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Akin Struggles to Hold On to US Senate Nomination in Missouri

Todd Akin is clearly taking on water for his comments about abortion, pregnancy and rape, which actually reflected a fairly common viewpoint among the anti-choice movement that rarely gets mentioned outside their little cliques. But the question becomes whether he can survive and continue to stay on as the nominee for Senate in Missouri.

Let’s stipulate up top that it’s very, very difficult to oust a nominee. If Sharron Angle and Ken Buck and Christine O’Donnell were able to stay on their respective tickets during the 2010 election, then surely a Todd Akin, who’s a sitting member of the House, can do so.

However, the Republican establishment, scarred by the missed opportunities of 2010 and aware that control of the Senate could hinge on the Akin race against Claire McCaskill, is certainly giving this a college try. Today Scott Brown became the first major legislator to urge Akin to drop out of the Senate race, joining several Republican strategists and commentators. Mitt Romney super-sized his response to Akin’s remarks, calling them “insulting, inexcusable, and, frankly, wrong.” And numerous GOP Senate candidates have piled on to the condemnation.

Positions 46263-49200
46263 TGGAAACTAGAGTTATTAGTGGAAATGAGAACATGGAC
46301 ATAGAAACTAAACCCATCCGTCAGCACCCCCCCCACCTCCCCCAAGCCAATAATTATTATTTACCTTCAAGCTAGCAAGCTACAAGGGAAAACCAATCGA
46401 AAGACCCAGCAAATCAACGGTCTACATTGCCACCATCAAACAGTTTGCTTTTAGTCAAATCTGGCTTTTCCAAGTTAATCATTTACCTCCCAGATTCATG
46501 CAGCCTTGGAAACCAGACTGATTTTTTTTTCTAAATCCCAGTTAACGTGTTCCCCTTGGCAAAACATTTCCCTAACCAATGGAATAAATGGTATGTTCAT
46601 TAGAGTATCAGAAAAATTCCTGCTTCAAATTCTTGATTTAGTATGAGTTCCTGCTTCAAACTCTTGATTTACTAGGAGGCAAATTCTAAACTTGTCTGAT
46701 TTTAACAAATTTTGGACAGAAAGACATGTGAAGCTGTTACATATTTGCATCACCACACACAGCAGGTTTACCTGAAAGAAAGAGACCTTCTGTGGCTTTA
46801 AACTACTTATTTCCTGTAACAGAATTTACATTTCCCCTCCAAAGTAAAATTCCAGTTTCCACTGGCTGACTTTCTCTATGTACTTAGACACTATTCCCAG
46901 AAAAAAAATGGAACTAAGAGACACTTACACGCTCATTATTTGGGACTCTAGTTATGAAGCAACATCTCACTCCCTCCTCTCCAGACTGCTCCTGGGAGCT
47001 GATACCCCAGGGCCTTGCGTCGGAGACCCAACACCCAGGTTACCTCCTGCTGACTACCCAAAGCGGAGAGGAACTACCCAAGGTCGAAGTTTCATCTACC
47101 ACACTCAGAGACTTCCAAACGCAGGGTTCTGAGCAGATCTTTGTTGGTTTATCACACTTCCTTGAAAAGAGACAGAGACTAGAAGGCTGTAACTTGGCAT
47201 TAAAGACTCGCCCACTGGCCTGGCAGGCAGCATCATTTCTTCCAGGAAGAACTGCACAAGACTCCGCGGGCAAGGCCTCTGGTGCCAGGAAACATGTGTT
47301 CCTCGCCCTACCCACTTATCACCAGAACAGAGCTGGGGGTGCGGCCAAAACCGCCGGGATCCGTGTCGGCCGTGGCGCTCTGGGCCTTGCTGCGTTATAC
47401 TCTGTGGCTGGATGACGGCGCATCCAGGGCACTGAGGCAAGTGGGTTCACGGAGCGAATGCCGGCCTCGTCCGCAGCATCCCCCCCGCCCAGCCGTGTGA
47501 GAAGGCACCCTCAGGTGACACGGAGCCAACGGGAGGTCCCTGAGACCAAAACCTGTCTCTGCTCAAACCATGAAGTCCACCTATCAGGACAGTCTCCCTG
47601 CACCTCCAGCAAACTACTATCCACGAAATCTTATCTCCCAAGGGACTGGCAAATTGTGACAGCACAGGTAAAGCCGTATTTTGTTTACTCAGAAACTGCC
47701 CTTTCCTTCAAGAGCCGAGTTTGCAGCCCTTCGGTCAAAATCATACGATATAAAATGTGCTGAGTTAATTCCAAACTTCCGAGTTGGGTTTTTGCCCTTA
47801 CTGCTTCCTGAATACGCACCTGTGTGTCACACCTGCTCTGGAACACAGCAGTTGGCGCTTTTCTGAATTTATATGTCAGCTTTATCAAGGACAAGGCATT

Claire McCaskill, on the other hand, told MSNBC that it would be unprecedented to remove the duly elected nominee for a Senate race. She understands the political damage of Akin’s comments, and doesn’t want to let the GOP off the hook through a substitution. “I really think that for the national party to try to come in here and dictate to the Republican primary voters that they’re going to invalidate their decision, that would be pretty radical. told MSNBC Monday. “I think there could be a backlash for the Republicans if they did that.” McCaskill said.

The DCCC is twisting the knife as well, asking Speaker John Boehner to remove Akin from the House Science Committee, where he improbably sits.

Ultimately, Akin would have to be the good soldier and leave the nomination for the greater good. And since he’s in the lead in all polls (we’ll see where that ends up after these comments), and regardless of this situation still has a good chance to win a six-year term, I don’t see why he would ever step down.

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David Dayen

David Dayen